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Moving from the Treasury, which reigns in spending, to the Department for Work and Pensions, which spends more than any other department, is...

Saturday, 19 March 2016

THE EQUATION THAT SANK IAIN DUNCAN SMITH

The Secretary of State for Work and Pensions Iain Duncan Smith resigned on 18 March, two days after the Chancellor delivered his Budget which included another major cut in the benefits paid to disabled people.

In his resignation letter Duncan Smith said

"I have for some time and rather reluctantly come to believe that the latest changes to benefits to the disabled and the context in which they've been made are, a compromise too far. While they are defensible in narrow terms, given the continuing deficit, they are not defensible in the way they were placed within a Budget that benefits higher earning taxpayers."

The cut in the Budget was specifically set out in para. 2.76

  • "changing the way that entitlement to Personal Independence Payment is determined – a reduction in the number of assessment points awarded for needing to use an aid or appliance to carry out two of the ‘daily living’ activities assessed. This will take effect for new cases and re-assessments from January 2017."

And the Prime Minister's reply to Iain Duncan Smith's letter of resignation says that the change was agreed by all.

"That is why we collectively agreed – you, No 10 and the Treasury – proposals which you and your Department then announced a week ago."

The equation
The savings from this change were around £1.3 billion a year. They were matched almost pound for pound by two items of spending. 1. raising the threshold at which higher rate tax began from April 2017 by £2000 to £45,000. 2. Cutting the rate of tax on capital gains made from selling shares, businesses and other items.

In 2019/20 the savings from cutting PIP were given as £1.3 billion and the cost of cutting those two taxes was estimated to be £1.235 billion. It was this use of the PIP savings to which Iain Duncan Smith objected. The table below sets out the annual costs and savings and the total over the five year period 2016/17 to 2020/21. They match closely.



2016/17
2017/18
2018/19
2019/20
2020/21
2016/17 to 2020/21
SAVINGS






Cuts to PIP
£15m
£590m
£1,190m
£1,300m
£1,280m
£4,375m
SPENDING






Raise higher rate threshold
£0
£365m
£595m
£565m
£600m
£2,125m
Cut Capital Gains Tax rates
£105m
£630m
£605m
£670m
£735m
£2,745
Total SPEND
£105m
£995m
£1,600m
£1,235m
£1,335m
£4,870m

Source: Budget March 2016 Red Book Table 2.1, lines 5, 28, 73. pp.84-85.

The cancellation of the cut in the Personal Independence Payment leaves the Budget with this tax cut spend of nearly £4.9 billion but no offsetting saving of £nearly £4.4 billion. How this gap will be filled remains to be seen. Iain Duncan Smith's successor as Secretary of State, Stephen Crabb, will be asked to find a way.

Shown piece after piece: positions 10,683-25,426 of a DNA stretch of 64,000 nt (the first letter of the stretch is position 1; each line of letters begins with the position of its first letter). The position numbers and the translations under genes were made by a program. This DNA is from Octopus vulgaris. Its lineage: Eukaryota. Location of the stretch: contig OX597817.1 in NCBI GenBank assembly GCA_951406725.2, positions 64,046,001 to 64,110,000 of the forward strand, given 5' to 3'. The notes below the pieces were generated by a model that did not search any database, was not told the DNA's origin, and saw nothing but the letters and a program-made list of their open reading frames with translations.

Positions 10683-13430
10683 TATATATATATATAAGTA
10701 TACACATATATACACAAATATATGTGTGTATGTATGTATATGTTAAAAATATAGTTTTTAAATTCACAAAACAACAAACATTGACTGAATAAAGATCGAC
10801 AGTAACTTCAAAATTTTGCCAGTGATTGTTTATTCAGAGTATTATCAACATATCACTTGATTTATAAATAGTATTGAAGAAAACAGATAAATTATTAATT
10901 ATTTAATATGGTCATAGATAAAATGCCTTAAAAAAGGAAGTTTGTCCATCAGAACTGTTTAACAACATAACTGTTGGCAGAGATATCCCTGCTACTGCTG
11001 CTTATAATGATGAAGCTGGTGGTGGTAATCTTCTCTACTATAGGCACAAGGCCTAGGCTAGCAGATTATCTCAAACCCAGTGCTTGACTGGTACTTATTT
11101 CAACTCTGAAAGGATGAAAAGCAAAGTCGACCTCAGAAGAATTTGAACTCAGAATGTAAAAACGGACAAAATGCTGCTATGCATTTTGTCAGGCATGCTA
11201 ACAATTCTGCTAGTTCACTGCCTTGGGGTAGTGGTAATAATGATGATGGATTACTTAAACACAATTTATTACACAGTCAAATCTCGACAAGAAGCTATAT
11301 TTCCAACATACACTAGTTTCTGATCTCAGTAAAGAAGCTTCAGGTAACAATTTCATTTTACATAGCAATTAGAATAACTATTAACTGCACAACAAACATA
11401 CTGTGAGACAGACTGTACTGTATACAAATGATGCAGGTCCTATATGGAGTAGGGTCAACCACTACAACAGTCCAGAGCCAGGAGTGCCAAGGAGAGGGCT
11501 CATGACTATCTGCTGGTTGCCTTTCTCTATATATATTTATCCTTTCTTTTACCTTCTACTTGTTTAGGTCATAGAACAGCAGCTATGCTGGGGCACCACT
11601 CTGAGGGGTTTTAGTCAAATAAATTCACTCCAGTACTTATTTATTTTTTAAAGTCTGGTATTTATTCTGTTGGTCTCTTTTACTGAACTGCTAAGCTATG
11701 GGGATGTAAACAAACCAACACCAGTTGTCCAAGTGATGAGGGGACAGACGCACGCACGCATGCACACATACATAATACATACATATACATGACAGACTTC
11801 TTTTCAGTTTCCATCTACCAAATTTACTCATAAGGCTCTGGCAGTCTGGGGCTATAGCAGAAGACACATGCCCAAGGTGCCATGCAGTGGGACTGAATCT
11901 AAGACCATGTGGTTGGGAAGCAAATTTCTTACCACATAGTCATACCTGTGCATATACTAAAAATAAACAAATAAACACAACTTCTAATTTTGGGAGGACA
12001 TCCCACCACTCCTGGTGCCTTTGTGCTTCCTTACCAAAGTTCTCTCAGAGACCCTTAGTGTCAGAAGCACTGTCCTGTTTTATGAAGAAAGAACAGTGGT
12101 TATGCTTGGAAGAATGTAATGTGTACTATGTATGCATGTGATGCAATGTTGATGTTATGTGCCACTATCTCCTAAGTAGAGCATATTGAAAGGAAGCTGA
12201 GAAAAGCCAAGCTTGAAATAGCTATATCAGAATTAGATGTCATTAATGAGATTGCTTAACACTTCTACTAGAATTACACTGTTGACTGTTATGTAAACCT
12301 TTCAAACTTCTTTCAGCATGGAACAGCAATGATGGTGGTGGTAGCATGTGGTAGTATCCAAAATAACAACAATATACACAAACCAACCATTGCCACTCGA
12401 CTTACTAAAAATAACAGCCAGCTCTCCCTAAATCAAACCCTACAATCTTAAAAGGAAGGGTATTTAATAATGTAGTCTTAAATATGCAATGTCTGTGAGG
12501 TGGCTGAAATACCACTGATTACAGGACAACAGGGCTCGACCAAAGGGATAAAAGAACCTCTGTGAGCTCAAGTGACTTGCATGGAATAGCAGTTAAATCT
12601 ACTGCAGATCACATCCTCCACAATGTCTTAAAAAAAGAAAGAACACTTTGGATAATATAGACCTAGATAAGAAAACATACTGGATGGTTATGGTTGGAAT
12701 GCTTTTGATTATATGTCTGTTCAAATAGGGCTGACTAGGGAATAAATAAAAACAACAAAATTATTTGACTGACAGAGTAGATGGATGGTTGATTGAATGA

Higher rate threshold
Raising the income at which higher rate tax is paid will benefit people with a taxable income of more than £43,000 from 2017/18. That is about one in seven income taxpayers. The gain from the Budget change will be £200 in the year. The total gain from changes to the threshold between 2015/16 and 2017/18 will be £441.50. About 4.7 million people will benefit. Additional rate taxpayers, with an income of more than £150,000, will also gain, paying £80 less tax as a result of the Budget change and paying £81.50 less tax in 2017/18 than in 2015/16. About 335,000 people will benefit from that.

These figures assume that the limit for paying the lower 2% rate of NICs will also rise with the higher rate threshold. The lower earnings limit where NICs begin has not been announced for 2017/18 or beyond and it is assumed it stays the same. It will rise with inflation but that will make very little difference to the totals.

Capital Gains Tax
The rate of tax charged on gains from Budget day is cut from 28% to 20% for higher and additional rate taxpayers and from 18% to 10% for basic rate taxpayers. Sales of residential property are exempt so the gains will mainly be made from the sales of shares and businesses. The number of people who pay CGT is in the region of 200,000. Not all of them will benefit. 

The total gains on which CGT is charged were £30 billion in 2013/14. About a fifth of that (18%) is from residential property which the new rates will not apply to. If the new rates apply to the whole of the rest then the tax loss would be about £1.9 billion. But the Treasury says it will be only £630 million implying that it will only apply to around £8 billion of gains. At the moment I cannot reconcile those numbers. Perhaps you can do better with these latest CGT figures.

Personal Independence Payment
This benefit replaces what was called Disability Living Allowance. It pays between £21.80 and £139.75 a week depending on the degree of disability. The qualifying conditions for Personal Independence Payment (PIP) are much tougher than those for Disability Living Allowance (DLA). As people are reassessed many of them lose their payment or get a lower one. 

The planned change was announced on 11 March and would tighten the conditions further by halving the number of points allocated for needing aids for cooking, eating, and using the toilet. Halving the points would reduce the PIP paid, in some cases to nothing. Around 640,000 people would be affected. The Institute for Fiscal Studies estimates that 370,000 would get less money, costing them on average £3500 a year each. It would affect new claimants, existing claimants of DLA as they are moved to PIP, and existing PIP claimants who are reassessed or whose circumstances change. 

The change was due to start on 1 January 2017 but now will not do so. 

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19 March 2016